Features
5 oct 17

Electric revolution in South-West India

September 13th 2017, Bengaluru (or Bangalore), capital of the Indian State of Karnataka, home to one of the world’s biggest IT hubs. The State Government has just made public a plan to promote EV’s. Karnataka is the first Indian state to issue an electrical vehicle policy that supports India’s objectives to convert all vehicles to electric by 2030.

Economic growth through mobility

The policy, or to name it by its full name, the “Karnataka Electric Vehicles & Electric Storage Policy 2017”, is a comprehensive and ambitious plan to develop Bengaluru as the country’s EV capital. The policy makers in Karnataka have understood that, besides increasing mobility and reducing pollution, the State will benefit from potentially 55.000 new jobs and almost USD 5 billion of investment, obviously from the IT industry and the car makers, but also from peripheral investments, such as mobility platforms.

Innovation stimulated by intelligent policy

In order to reach these ambitious objectives, the State Government has built the policy around 8 pillars.

  1. Dedicated zones will be defined, in which EV’s and lithium-ion batteries will be produced. The zonal approach is supported by incentives for manufacturers to develop more efficient batteries.
  2. The Government will put in place subsidies to multiply the number charging facilities, in both private and public spaces and will make the installation mandatory in high-rises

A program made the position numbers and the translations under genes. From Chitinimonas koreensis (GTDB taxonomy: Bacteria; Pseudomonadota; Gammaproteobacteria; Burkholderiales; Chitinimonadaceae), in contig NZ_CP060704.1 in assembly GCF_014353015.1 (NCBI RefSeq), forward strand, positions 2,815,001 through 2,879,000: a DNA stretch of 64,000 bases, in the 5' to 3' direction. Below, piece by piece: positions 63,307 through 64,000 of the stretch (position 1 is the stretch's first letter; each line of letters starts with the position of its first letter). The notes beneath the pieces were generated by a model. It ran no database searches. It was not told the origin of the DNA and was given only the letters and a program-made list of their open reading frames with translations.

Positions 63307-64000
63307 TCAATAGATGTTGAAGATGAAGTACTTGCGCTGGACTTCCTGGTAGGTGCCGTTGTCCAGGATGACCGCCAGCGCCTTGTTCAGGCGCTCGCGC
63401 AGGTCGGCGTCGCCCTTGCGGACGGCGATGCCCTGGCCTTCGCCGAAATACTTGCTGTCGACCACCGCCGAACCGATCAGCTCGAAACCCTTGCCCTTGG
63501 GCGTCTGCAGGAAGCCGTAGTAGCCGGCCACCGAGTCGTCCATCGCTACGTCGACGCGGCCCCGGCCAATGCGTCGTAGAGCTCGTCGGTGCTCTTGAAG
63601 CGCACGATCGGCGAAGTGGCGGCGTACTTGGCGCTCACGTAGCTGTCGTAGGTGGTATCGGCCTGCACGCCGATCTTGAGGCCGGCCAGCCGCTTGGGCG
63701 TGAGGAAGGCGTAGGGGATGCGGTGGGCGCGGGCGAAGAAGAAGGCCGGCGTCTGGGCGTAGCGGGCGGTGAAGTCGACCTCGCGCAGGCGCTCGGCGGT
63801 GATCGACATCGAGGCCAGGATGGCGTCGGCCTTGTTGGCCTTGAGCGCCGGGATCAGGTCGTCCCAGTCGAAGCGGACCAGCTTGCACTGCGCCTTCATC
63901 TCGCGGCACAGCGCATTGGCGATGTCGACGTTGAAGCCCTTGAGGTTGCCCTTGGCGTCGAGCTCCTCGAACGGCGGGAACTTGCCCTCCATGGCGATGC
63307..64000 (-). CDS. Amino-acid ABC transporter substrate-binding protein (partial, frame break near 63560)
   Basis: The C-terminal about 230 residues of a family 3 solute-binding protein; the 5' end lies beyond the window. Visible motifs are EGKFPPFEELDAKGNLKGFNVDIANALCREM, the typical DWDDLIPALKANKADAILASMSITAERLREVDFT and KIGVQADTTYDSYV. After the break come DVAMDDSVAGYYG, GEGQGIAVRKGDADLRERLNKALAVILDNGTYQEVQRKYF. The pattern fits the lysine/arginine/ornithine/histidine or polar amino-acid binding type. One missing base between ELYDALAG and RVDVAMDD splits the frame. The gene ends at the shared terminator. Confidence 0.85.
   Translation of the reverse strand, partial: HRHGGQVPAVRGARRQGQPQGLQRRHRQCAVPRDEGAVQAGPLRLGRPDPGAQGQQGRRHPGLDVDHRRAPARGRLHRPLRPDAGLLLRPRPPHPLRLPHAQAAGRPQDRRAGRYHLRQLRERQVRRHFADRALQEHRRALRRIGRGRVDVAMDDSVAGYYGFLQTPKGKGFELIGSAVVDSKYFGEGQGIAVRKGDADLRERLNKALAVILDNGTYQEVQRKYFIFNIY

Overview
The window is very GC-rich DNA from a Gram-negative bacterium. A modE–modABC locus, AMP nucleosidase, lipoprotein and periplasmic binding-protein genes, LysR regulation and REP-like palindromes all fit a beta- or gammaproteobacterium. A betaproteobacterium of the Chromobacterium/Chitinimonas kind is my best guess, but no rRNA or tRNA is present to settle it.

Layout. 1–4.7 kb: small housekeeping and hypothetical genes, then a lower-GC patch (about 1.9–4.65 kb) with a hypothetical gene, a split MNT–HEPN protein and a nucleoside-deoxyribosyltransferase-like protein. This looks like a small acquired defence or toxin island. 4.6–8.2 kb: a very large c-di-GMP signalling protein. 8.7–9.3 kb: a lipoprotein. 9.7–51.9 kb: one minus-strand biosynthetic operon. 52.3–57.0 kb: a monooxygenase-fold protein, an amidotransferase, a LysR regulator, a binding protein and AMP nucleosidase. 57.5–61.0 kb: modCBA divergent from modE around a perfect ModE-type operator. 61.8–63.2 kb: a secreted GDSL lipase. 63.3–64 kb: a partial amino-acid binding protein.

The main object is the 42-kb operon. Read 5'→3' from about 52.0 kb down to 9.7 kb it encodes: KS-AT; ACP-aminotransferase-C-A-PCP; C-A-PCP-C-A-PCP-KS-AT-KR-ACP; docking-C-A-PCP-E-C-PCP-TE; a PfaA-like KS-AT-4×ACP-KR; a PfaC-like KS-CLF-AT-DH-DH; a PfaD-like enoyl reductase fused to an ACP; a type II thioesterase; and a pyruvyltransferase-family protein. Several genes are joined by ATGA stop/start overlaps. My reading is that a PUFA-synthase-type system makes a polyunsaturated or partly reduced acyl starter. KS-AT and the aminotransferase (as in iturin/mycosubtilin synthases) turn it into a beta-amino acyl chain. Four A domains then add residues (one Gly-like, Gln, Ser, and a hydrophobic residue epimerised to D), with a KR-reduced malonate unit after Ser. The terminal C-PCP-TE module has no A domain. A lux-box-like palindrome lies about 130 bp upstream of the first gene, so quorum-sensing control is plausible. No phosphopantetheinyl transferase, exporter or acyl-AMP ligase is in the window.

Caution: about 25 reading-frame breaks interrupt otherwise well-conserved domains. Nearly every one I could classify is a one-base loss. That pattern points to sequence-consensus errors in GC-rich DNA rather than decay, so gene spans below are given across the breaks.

3. Plans are put in place to develop a special purpose vehicle. For this objective, the Government counts on the collaboration and involvement of many local agencies, such as the Metropolitan Transport and the electricity supply companies
  4. Electric vehicles will be exempt from motor vehicle taxation, which is especially good news for the locals and the corporate fleets, as the State has one of the highest motor vehicle taxes in India
  5. A new research and innovation centre will be set up by the Government to promote activities around EV development. This centre will work closely with the existing EV industry in Karnataka, represented by companies such as Bosch, Delphi, Mahindra&Mahindra and many others
  6. Grants will be freed up to incentivise the development of new technologies
  7. The EV and battery industry will be receiving more incentives
  8. The government will be developing a tailor-made business strategy to join all of the pillars and make sure the initiative is successful

 In conclusion, this is a good example of how local governments can play an active role in stimulating mobility, innovation, employment and investment through policy-making and connecting industries. 

Authored by: Yves Helven